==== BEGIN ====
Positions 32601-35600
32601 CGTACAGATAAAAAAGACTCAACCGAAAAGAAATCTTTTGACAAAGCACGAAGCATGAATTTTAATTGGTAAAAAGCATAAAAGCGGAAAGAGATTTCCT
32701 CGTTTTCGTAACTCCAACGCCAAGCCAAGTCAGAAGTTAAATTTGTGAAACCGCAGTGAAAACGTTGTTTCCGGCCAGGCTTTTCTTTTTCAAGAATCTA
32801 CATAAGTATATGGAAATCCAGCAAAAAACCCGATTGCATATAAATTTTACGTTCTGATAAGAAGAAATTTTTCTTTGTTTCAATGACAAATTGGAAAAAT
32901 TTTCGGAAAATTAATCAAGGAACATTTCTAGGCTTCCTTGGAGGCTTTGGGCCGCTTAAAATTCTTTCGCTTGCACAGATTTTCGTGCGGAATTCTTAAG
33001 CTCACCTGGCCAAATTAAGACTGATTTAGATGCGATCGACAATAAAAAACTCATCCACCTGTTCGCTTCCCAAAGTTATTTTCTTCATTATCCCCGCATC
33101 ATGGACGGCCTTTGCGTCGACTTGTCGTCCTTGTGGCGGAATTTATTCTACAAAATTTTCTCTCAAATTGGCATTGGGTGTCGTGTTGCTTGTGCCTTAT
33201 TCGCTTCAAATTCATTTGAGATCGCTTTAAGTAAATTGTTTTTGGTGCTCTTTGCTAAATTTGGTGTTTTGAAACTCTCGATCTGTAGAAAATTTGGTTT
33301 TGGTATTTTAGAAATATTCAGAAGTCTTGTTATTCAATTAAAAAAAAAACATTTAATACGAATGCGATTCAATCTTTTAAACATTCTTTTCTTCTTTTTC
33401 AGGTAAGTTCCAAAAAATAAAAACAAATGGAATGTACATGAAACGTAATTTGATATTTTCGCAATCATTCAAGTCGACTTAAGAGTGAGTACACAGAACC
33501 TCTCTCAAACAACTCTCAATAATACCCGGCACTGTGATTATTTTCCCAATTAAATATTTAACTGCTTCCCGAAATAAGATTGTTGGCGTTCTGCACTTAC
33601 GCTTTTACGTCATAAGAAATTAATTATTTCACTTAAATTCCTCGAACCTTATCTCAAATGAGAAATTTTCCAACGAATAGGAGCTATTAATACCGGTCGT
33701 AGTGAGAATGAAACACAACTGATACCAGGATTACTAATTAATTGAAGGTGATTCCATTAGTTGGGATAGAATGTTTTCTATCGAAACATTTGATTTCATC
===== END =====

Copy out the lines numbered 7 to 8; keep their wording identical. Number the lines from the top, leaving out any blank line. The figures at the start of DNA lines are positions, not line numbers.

33101 ATGGACGGCCTTTGCGTCGACTTGTCGTCCTTGTGGCGGAATTTATTCTACAAAATTTTCTCTCAAATTGGCATTGGGTGTCGTGTTGCTTGTGCCTTAT
33201 TCGCTTCAAATTCATTTGAGATCGCTTTAAGTAAATTGTTTTTGGTGCTCTTTGCTAAATTTGGTGTTTTGAAACTCTCGATCTGTAGAAAATTTGGTTT